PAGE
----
Take the Good with the Bad or the Bad with the Good?
trapped like a fish on a hook
A couple of weeks ago, on the thread for the father’s day post in the emerging from broken facebook page, someone made a comment that bothered me. Everyone was sharing about emotionally unavailable fathers, and difficult father daughter relationships, and someone asked why we couldn’t find something NICE to say about our fathers. The writer posted that it could not possibly have been “that bad” and that there must have been “some good”.
Her comment seemed to suggest that sharing something good might help in some way. As though sharing “some good” would negate the bad. But why would “some good” cancel out the kind of “bad” that we are talking about? On that particular thread we were talking about being hurt and the emotional pain caused by having an emotionally unavailable father. Some of the readers had been sexually abused by fathers. Why did we have to include something good about them? Why did we have to have a good memory to go along with the bad memories? What good does it do to include “oh but he used to buy me ice cream on hot summer days?” I don’t get that.
A whole flood of thoughts went through my mind in reaction to that one comment. My default thinking and self talk mode came up. The default mode is those voices that remind me that I “should not speak ill of my parents” and “I am being so negative” and the “even worse” voice that says “oh it wasn’t that bad” and “you are such a whiner”. I also hear my parents and teachers and the people that I considered to be mentors voices saying “why do you have to dredge up the past all the time?” But I reminded myself that I don’t write about anything except the truth. My motive for writing this blog is very positive and for the greater good of all. And once again I started to question why I have to include something positive about the very people who caused this damage to me? Why do I have to include the “good bits”? Would it make me a better person if I said that my father drove me to Brownies every week, or if I said that my mother curled my hair sometimes? Or would that just make my story less painful to others?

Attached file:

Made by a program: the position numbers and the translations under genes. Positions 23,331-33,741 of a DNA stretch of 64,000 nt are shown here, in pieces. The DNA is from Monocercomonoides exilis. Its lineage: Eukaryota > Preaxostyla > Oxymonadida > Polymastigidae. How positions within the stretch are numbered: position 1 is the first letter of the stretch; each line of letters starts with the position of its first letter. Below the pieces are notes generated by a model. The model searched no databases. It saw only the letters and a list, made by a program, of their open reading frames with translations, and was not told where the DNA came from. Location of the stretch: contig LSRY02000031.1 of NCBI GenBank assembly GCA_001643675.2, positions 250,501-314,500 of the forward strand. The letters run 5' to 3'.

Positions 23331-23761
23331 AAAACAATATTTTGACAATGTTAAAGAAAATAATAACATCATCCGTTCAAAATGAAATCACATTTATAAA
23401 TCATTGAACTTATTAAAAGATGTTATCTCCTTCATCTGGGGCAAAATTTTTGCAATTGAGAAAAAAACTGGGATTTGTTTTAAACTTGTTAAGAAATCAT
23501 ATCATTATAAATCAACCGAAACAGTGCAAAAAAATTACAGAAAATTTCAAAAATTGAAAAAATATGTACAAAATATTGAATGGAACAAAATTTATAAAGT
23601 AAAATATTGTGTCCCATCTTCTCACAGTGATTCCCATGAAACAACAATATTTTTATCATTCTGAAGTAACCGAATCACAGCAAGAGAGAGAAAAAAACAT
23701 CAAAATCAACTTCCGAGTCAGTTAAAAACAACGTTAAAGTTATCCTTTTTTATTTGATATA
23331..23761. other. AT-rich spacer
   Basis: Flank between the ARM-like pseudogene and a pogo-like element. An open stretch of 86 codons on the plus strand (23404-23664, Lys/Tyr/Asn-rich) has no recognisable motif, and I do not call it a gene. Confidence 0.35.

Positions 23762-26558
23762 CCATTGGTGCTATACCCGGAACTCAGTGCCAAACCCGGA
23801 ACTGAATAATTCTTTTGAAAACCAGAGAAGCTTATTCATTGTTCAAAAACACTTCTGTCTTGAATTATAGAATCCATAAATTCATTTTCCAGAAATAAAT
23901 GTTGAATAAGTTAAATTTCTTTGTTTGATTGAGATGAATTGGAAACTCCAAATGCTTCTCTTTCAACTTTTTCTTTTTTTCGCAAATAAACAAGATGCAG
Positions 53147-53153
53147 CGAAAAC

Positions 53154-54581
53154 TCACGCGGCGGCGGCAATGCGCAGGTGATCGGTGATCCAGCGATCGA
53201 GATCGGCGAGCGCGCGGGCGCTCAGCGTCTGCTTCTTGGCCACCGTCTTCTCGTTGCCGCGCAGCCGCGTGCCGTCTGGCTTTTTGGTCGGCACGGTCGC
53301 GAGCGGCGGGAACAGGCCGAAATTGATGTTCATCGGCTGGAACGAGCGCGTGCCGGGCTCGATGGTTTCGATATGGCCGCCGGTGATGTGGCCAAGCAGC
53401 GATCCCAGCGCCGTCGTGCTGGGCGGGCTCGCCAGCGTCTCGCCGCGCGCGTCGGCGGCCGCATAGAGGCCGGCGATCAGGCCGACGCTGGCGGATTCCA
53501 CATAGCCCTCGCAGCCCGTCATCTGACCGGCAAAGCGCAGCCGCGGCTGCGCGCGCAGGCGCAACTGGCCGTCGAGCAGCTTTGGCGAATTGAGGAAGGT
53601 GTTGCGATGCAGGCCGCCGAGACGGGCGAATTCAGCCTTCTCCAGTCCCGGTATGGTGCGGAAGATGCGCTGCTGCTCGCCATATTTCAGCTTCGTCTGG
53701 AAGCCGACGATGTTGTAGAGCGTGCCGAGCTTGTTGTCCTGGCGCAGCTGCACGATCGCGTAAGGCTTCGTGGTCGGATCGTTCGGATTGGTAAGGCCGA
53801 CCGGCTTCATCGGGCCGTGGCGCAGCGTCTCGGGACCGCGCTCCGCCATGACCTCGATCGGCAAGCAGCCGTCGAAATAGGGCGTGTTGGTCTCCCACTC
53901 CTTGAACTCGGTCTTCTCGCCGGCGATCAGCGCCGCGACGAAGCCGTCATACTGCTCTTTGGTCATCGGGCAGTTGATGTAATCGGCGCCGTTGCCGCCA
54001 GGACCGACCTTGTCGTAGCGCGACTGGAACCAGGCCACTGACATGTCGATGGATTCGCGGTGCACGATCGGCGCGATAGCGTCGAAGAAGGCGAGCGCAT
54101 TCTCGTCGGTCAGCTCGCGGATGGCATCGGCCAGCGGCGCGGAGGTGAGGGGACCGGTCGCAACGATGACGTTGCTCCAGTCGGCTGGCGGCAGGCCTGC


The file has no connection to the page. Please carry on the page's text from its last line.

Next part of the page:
Does my writing cause others to cringe? Does it poke holes in the unexposed truth and carefully concealed pain in their own lives?
I write the way that I write, because after years of searching for some way to overcome the depressions and dissociative disorders that I struggled with, I found freedom by facing the truth about my childhood. Why shouldn’t I share my recovery with the world? Why should I protect “their” reputations? Why is it wrong to talk about MY childhood and MY life? All my life I had been told to focus on the good things and forget the bad things. But the bad things seemed to rule my life, hiding in the dark under the surface of what appeared to be fine! The bad things didn’t leave me alone!